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Let us now turn our attention to the issue of selecting a sample in research. A researcher who undertakes a survey involving large numbers of people will find it impractical or even impossible to canvas the views of everyone in that population. He has to then ensure that he takes a sample of the total population. The sample is a portion or fraction or subset of the total population. It is assumed that the sample is homogeneous and that the characteristics found in the sample may reasonably be expected to be found in the whole. When generalisations are to be made about the total population this sample should accurately reflect the opinions, beliefs or choices of the population. Therefore it must satisfy two basic conditions: * It must be numerically large enough to correctly reflect the views of the whole population in other words, it must be sufficient or adequate. * All segments of the population indicated by relevant variables such as sex, age, social class, occupation etc. are to be proportionately included in the sample in other words, it must be representative. There are two types of sampling: probability and non-probability. Probability sampling, also known as random sampling, is one way of making sure that the sample is representative of the population and that the procedure used in your research has validity. It ensures that no member of the sample is likely to be preferred than another in the selection. The selection cannot be predicted. Here the researcher's bias is eliminated and the procedure becomes more consistent and efficient. Non-probability sampling, also referred to as convenience sampling is used when the total extent of the population is not known. The researcher selects the sample at his discretion not randomly. One cannot guarantee validity and the absence of bias in this kind of selection and the results gathered using this type of sampling may not be totally reliable. However it has some advantages; it is less expensive and uses less time and resources. For more information on sampling read Introduction to Social Research, Canoe Press university of the West Indies, Mona, Jamaica (1997),Chapter 4 by Ian Boxill et al. Let us look at validity in research methodology. Validity, to the researcher, refers to the extent to which the data collection methods or the research instruments, such as the questionnaire, interview and observation, actually measure what they are supposed to measure. In the evaluation of the argument, validity of the information which you get from a source, refers to whether the information is based on good judgement, reasoning and evidence, as well as if it is sound, logical and incontestable. Validity of the information also refers to truth, that is whether each statement in an argument is factually accurate and leads logically to the conclusion. SOME CHARACTERISTICS OF A VALID ARGUMENT/INFORMATION: 1. Information should be Logical in sequence and relevant; premise should logically lead to conclusion and both should relate to the same concept. There should be no mixture of fact and opinion.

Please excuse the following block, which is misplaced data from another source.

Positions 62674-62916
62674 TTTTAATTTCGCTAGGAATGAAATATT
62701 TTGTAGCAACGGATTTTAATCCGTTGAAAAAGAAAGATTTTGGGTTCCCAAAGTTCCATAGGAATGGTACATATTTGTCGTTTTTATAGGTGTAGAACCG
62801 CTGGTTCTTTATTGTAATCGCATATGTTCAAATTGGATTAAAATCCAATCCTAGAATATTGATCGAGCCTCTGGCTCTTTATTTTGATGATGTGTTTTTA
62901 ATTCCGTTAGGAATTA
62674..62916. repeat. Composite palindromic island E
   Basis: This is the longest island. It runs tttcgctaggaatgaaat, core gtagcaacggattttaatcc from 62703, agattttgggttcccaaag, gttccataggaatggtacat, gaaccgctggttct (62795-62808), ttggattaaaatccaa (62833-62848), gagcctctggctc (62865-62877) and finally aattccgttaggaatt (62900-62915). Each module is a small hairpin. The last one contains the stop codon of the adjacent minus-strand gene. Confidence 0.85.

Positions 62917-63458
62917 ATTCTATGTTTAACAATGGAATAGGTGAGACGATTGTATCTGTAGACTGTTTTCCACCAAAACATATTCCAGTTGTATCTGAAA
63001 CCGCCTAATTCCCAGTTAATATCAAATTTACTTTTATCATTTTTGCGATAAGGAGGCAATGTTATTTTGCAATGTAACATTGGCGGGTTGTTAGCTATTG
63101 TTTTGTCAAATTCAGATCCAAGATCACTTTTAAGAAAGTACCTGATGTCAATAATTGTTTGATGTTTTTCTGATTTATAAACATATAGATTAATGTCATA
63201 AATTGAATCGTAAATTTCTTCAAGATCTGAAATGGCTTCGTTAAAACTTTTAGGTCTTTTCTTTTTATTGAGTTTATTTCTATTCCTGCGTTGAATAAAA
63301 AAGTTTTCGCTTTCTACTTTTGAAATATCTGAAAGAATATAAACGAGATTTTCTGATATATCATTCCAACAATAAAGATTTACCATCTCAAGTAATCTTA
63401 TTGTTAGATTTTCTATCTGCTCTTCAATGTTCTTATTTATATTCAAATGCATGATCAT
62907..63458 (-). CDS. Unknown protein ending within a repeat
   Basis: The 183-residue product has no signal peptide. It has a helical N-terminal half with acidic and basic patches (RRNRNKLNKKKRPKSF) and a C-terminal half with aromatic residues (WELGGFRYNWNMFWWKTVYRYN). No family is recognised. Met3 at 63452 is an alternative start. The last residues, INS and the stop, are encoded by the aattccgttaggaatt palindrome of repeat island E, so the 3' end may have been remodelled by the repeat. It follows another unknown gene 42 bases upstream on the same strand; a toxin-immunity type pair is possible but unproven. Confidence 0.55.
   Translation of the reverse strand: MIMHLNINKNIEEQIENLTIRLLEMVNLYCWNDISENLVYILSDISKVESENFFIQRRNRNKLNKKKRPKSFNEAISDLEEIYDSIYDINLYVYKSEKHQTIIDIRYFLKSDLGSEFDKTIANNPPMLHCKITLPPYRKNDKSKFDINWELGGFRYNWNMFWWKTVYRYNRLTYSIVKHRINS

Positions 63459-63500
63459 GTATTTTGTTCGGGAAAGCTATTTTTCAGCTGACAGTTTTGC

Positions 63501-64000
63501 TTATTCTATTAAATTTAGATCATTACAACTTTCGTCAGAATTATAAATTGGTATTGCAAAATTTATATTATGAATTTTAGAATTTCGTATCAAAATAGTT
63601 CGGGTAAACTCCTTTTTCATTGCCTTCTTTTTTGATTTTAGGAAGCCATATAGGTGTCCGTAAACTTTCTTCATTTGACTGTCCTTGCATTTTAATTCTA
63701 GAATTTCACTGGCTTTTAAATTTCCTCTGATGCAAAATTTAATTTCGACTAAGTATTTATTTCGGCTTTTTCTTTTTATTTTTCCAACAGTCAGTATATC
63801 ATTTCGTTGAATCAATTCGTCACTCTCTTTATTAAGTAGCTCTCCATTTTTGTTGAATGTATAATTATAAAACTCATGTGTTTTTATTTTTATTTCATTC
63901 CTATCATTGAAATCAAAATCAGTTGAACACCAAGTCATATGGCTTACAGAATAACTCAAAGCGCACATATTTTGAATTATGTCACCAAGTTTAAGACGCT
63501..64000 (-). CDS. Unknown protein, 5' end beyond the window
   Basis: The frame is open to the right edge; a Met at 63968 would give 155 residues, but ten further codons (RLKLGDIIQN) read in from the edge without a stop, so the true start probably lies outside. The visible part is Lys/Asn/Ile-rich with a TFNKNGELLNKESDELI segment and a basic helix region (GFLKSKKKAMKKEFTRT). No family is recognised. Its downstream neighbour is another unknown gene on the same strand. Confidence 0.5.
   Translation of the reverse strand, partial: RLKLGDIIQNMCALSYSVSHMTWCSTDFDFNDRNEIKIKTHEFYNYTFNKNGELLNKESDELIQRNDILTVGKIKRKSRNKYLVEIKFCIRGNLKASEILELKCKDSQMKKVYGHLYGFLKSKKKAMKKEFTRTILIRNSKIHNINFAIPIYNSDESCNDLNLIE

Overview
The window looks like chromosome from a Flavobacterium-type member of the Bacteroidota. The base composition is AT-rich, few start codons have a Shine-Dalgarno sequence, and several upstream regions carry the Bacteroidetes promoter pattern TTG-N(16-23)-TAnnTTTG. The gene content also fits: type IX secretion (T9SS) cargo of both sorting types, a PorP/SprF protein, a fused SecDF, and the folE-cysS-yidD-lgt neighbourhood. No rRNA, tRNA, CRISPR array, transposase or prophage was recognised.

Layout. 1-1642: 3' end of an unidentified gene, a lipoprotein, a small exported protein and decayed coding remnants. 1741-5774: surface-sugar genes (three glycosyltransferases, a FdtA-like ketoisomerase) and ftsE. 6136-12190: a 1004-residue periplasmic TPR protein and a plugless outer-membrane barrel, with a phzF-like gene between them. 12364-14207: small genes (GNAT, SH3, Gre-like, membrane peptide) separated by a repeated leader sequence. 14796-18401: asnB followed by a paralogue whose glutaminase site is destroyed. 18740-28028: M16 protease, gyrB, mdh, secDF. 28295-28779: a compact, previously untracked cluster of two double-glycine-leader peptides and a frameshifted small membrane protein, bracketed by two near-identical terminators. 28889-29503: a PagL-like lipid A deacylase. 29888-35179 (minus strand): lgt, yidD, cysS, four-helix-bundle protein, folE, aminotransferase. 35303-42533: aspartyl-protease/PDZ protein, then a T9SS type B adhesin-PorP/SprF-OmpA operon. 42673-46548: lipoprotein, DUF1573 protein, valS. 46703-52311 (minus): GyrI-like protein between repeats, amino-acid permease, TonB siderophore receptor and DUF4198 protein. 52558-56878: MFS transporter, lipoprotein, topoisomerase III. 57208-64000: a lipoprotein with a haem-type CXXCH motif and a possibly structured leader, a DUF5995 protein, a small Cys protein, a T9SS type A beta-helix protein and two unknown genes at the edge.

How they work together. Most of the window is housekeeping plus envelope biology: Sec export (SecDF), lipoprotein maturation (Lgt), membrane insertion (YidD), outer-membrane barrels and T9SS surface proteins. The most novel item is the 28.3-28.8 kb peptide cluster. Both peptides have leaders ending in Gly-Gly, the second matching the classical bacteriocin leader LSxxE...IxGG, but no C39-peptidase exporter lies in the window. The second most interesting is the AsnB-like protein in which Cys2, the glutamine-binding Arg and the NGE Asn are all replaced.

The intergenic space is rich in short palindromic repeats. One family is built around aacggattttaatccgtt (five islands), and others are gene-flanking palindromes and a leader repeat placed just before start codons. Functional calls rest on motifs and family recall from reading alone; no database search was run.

COMMUNICATION STUDIES [5] ______________________________________________________________________ Sufficient and complete Consistent and agree with what is generally known about the subject matter.